My Day Chasing Pokemon in Mumbai

Pop Culture

My Day Chasing Pokemon in Mumbai

Illustration: Saachi Mehta/ Arré

Three boys were huddled together outside a garden wall, waving their cellphones in the air. The one wearing glasses stretched his arm over the moss-ridden barricade to gain better reach. I didn’t need to hear their mumbling to know what they were looking for. My screen too indicated that there were numerous wild Pokémon scattered in the park. Since the spiked iron gates were shut, the likes of us had to resort to walking around the boundary wall, hoping to bump into a Jigglypuff or two.

I spied on them from behind an empty autorickshaw, as the trio gave up, got into a car, and made their way towards a PokéStop five minutes away. As they drove past, I hopped out from behind my spot and pulled myself up onto the relatively low wall. They weren’t willing to take such steps but I desperately wanted to catch the Horsea which seemed to be lurking inside.

A shrill whistle pierced through the air, preventing my progress. The guard from another residential complex had spotted me. I grinned sheepishly and jumped back down to the footpath, a little shame-faced.

A therapist had once told me that I didn’t have a disposition to addiction. She’d obviously never seen me hooked to Pokémon – and the changes it was bringing about in my naturally shy personality.

When the show first started airing in 2003, I was seven and it threw our play-time schedule out of whack. Not a soul stepped out to the park between 5 and 5.30 pm. I’ve had physical fights with friends when it came to the Mew vs Mewtwo debate. When I was nine, I even went to a theme party dressed as Ash Ketchum, the show’s protagonist. And the only reason I ever wanted a Nintendo Game Boy was so that I could play Pokémon Ruby or Sapphire. But my parents would never let me have it.

I have always been a reticent child, loath to go out and make friends. So they pushed me harder. “Enough with videogames,” they would yell. “Go out, make friends, have adventures, and come back home with colour in your cheeks!” They were afraid I’d take the easiest route and end up being hooked to a device.

Now that I’m old enough to choose how hooked-up to devices I want to be (very!) and decide for myself whether I like talking to new people (I don’t), I dived headfirst into Pokémon GO. My first Pokémon (Squirtle) was caught on a colleague’s plate of shawarma, and the rest is history. When I came home and animatedly described the new game, my mother’s disapproval was evident. But she couldn’t possibly confiscate my phone now that I was an adult. The next morning, she restrained an eye-roll when I told her I planned on playing it all day.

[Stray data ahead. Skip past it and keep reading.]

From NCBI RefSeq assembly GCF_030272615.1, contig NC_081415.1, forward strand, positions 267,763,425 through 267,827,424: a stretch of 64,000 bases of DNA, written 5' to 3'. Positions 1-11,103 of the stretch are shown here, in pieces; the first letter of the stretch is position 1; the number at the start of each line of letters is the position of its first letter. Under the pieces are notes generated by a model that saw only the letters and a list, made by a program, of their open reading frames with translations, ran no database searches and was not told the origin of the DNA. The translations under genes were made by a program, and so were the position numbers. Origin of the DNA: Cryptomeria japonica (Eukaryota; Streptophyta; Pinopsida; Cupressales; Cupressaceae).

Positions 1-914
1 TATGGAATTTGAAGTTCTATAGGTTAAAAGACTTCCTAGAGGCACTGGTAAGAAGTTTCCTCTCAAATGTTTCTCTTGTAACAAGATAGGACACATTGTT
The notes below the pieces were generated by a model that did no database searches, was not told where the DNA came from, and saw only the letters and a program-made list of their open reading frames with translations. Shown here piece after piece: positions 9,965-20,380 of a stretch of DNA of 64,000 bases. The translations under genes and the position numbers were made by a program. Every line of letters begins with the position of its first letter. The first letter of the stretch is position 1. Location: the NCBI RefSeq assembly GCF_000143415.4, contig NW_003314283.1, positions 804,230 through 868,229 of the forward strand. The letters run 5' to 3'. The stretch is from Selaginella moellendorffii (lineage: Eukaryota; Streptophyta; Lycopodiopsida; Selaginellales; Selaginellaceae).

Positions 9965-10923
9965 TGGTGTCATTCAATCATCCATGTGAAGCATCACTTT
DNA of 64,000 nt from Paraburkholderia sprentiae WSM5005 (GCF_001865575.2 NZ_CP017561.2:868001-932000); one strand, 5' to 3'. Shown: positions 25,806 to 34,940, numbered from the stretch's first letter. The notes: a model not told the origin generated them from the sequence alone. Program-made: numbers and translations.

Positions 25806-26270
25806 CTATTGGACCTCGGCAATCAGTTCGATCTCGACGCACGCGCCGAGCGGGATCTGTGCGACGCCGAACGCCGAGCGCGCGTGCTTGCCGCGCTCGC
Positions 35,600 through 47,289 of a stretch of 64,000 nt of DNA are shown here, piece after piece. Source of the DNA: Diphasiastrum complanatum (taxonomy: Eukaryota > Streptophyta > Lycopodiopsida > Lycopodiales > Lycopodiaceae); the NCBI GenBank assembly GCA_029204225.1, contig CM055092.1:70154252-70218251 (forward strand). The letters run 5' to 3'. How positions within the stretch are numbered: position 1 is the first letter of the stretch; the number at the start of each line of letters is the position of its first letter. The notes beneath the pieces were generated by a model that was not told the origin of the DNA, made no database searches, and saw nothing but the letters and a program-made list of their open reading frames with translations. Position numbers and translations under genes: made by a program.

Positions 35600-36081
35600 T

I began my day with a “visit” to a Hanuman temple, a masjid, and a Kaal Bhairav temple,  thus beating my grandmother’s record. I was reminded of all the times I was unwillingly dragged to these places on my vacations, and how much I’d come to detest them. Now, ironically, a video game was propelling me back on the path of religion.

Nearing the end of a long, satisfying day I sat back to admire my collection of 35 Pokémon that I’d returned with – but it wasn’t the most valuable of my loot.

My chase took me deeper into Kandivali, beyond the immediate surroundings of my residence. As a former townie in denial about my shift to the suburbs, I had been doggedly ignoring my mother’s pleas to explore our new neighbourhood.

Turns out, Kandivali isn’t so bad after all. I chased a Nidoran up to a cute tea café, which is exactly where I plan on relaxing at the end of a stressful week. In my hunt to catch an elusive Scyther, I stumbled upon a restaurant that serves some pretty rad dosa, and a bid to capture Goldeen led me to discover quiet ruins of an old stone structure near Thakur College, where I befriended a couple of puppies.

On my way home, I wound up in front of the park again. This time around the gate was unlatched and a few boys roamed the otherwise desolate premises, staring into their cellphones. I did something that I never do – I actually went and talked to them.

“Have you guys managed to find anything besides the normal Pokémon?” I asked casually, masking my unease at having to make conversation. “I haven’t found much around here besides Doduos.” The boys sized me up warily and enquired which team I was from. When they learnt that I hadn’t chosen a faction yet, they relaxed. “We just caught a Pinsir there,” one of them said, pointing to some bushes. “Yeah, I already got that one.” We exchanged a few notes on where to find more interesting Pokémon, then the one with a mohawk said, “How about you join Team Mystic when you level up?”

I agreed, and had every intention of doing so, until I realised ten minutes later, that they had locked me inside. If I find those brats again, I’m going to tell them I’ve joined Team Valour.

Nearing the end of a long, satisfying day I sat back to admire my collection of 35 Pokémon that I’d returned with – but it wasn’t the most valuable of my loot. I’d come back with the experience of having explored new places, spoken to new people. I’d come back from an adventure, excitement in my eyes, and some colour in my cheeks.

And yes, Mom, it was all because of a videogame.